Last winter I built a wooden worm bin. It has worked okay, but as the porous wood absorbed water from the worms and compost. This caused warping and made it hard to fit the sections together. I thought I’d build a plastic version, which is more common, for comparison.
The bin consists of two stacking Rubbermaid 10-gal totes. They cost approximately $10 each at the local hardware store. This system works by holding the older compost and worm casings in a bin at the bottom and then newer compost in the top bin, stacked on the first. The worms migrate from the finished compost and casings through 1/4-in holes drilled in the bottom of the bins. I drilled about seventy-five holes but may increase this at some point.
The best part about the wooden bin is that it is breathable. Worm can drown if the compost becomes too sodden. The plastic bins are impermeable and water can bead up on the inside. To avoid moisture buildup, I drilled hundreds of 1/16-in holes all over the lid (I made fun designs: a worm and an apple) as well as along the upper sides of the tote. Only one lid gets drilled.
Setup and How It Works
The lid that was not drilled with ventilation holes is set on the ground. Two spacers (I used 1-x-2-in dimensional lumber) are placed on top of the lid. When the first tote is set on the spacers, it leaves a gap for liquid to seep out of the bin and air to flow beneath it. Worms (red wigglers only; you can probably find someone in your local community willing to sell you some) and compost are added to this first bin. If you’re starting out new, check out first post I made about this subject. You can add moistened shredded paper to help build up a suitable environment. The ventilated lid can be put right on top of this first bin.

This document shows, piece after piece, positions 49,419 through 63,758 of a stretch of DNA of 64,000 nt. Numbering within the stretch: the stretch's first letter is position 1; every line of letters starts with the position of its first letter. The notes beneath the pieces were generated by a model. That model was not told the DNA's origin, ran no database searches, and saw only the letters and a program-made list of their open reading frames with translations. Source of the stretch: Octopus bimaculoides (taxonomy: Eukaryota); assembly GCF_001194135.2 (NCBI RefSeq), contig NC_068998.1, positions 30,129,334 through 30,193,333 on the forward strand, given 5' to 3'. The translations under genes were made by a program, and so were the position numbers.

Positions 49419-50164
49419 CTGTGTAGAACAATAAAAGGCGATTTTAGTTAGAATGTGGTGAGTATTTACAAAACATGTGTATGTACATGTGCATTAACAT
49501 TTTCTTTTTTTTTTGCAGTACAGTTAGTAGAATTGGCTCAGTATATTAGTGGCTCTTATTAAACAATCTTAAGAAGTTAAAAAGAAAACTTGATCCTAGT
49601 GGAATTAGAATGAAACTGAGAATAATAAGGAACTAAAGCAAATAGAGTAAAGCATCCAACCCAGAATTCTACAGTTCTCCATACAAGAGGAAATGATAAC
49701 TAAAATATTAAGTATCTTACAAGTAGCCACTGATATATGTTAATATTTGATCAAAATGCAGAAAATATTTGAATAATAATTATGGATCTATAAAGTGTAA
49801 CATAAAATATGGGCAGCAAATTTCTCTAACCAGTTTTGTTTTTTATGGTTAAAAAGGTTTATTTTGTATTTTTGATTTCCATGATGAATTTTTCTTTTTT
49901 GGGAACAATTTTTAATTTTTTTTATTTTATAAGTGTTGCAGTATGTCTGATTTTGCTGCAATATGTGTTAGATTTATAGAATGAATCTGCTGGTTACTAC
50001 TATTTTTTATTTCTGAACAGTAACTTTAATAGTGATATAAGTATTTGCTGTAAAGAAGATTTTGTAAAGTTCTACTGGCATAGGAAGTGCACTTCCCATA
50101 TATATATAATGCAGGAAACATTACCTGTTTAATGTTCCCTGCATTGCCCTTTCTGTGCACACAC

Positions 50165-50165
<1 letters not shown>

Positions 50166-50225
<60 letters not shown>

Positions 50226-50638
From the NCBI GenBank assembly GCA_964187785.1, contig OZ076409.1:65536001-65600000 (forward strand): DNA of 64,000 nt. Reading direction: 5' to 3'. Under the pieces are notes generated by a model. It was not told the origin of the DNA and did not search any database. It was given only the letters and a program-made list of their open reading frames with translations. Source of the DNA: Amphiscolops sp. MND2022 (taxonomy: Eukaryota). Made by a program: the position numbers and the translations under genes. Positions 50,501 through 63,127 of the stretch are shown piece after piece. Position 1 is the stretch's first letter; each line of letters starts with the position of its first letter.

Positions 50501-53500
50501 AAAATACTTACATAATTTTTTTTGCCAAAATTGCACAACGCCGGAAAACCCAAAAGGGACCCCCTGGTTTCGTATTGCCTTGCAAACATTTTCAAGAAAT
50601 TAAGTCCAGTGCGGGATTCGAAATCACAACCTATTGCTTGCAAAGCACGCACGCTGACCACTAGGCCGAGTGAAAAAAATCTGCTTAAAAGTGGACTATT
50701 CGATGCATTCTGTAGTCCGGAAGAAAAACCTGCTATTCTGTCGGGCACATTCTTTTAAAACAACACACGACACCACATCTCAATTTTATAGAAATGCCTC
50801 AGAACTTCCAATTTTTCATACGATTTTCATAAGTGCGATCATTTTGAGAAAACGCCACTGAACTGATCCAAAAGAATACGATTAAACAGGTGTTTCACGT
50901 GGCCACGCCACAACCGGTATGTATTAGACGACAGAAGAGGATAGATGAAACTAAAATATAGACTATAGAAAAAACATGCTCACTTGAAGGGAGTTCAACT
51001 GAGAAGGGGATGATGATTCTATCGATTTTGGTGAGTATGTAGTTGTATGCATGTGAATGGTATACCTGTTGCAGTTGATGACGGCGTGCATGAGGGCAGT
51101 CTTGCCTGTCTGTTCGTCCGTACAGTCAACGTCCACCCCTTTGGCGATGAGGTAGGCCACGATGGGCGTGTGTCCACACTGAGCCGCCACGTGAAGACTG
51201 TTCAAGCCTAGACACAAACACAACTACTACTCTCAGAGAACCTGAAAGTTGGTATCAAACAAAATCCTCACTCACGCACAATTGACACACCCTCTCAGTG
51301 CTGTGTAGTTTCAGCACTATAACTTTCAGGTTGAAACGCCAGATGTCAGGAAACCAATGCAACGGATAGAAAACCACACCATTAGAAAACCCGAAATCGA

Once it builds up a few inches of composted worm casings, the second bin is placed on top, making sure the bottom of the bin is in contact with the existing layer of casings. New compost is added to the top bin now and the worms will migrate up through the communication holes over time. This allows the lower bin’s “black gold” to be harvested with less work to separate the remaining worms.
Most all vegan compost can go into the bin. Avoid meat and dairy because the little buggers can’t handle them. Plant-based scraps are great except for onions and citrus peels. One can add ground-up eggs, but we feed ours back to the chickens.
Fruit Flies and Other Growths
I’ve had some fruit fly problems, since this system requires lots of ventilation. To combat them, I’ve placed a jar of apple cider vinegar with a drop of dish soap next to the bin and it caught hundreds of flies in a few days. This is the best fruit fly solution I’ve found (and I’ve tried a few).
The compost will likely grow some mold. Usually this is fine. I would just turn the compost once a week. After the worms establish a critical mass and the bin is established, this does not seem to happen often.